Cash for Clunkers Program

The House recently passed a Cash for Clunkers bill which aims to increase new car sales while getting older, inefficient “clunkers” off the road. In exchange, participants can earn up to a $4,500 credit/voucher off the price of a new, more fuel-efficient car. Here’s why I don’t think it will work, and why I don’t plan to participate if it should become law.

Photo courtesy of dave 7

First of all, I think it is a mistake to create artificial demand for new cars by borrowing from taxpayers. I would much rather see the four billion dollars this program will likely cost be used to pay down some of our national debt, and let the creation of buyer’s incentives be left up to car manufacturers.

With unemployment still hovering around double digits (real unemployment is actually much higher), I doubt many people are going to rush out to buy a new car simply because the government is offering cash for clunkers. Environmental concerns aside, we’d be better off financially, continuing to drive our clunkers.

What if your so-called “clunker” is worth more than the value of the voucher? You might be able to get more from a straight-up trade in, or selling your vehicle private sale, than taking advantage of the cash for clunker offer. Of course, that option does not get the cars off the road, which is a close second objective of this bill–the first is to stimulate new car sales.

If you are on the fence about the cash for clunker program, perhaps the ever-increasing gas prices this summer will help change your mind. Do you think it is a coincidence prices are quickly approaching $3.00 per gallon?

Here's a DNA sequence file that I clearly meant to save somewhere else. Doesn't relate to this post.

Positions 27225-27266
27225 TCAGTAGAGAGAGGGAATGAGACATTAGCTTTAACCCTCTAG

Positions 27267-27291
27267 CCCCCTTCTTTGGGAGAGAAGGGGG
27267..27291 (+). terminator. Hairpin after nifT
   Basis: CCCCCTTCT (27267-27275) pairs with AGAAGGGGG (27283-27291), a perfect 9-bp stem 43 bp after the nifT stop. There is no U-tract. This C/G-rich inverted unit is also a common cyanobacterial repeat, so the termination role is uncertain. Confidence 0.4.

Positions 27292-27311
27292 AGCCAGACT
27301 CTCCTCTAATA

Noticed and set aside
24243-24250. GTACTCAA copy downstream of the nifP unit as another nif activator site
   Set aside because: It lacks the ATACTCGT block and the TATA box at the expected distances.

This all reminds me of the $600 tax rebate checks, which had little effect (temporary, at best) on stimulating spending. When people are worried about losing their jobs, and already deep in debt, they are usually not in a spending mood. Any additional cash will be saved or used to pay down debt. I plan on keeping my clunkers, thank you very much.


  1. In most cases you could get a better deal selling on your own. Not only that, but I think this will divert cars that normally would have been donated to charity for the tax break.

    In addition, the cars being traded in are going to scrap, which I think is wrong. A far better program would be if they bought those cars, created jobs for people to systematically break those cars down into usable parts, and make them available to people at a reasonable price. This would make it easier for people to afford to stay in the cars they already own, rather than encourage a consumer attitude. The environmental impact of staying with pre-existing cars is also preferable.

    In the meantime, car companies could create more efficient vehicles for when those cars ultimately break down. In an ideal world, car owners would have spent those extra years saving towards those new vehicles. Right?

  2. My husband drives a 1988 Jeep Wrangler, and there is no amount of money in the world that would get him to give it up. Of course, since he takes incredibly good care of it, it doesn’t really qualify as a “clunker.” 🙂

  3. I wholeheartedly agree with you.

    Why should I (as a taxpayer) be paying for you to get a new car? Odd….

  4. “A far better program would be if they bought those cars, created jobs for people to systematically break those cars down into usable parts, and make them available to people at a reasonable price.”

    That’s what the charities already do, though. We don’t need the government stepping in when we already have a great charity program to encourage this.

    I donated my old car to charity recently and they said 70-80% of the cars they get go for parts. Only 20% are suitable for refurbishing.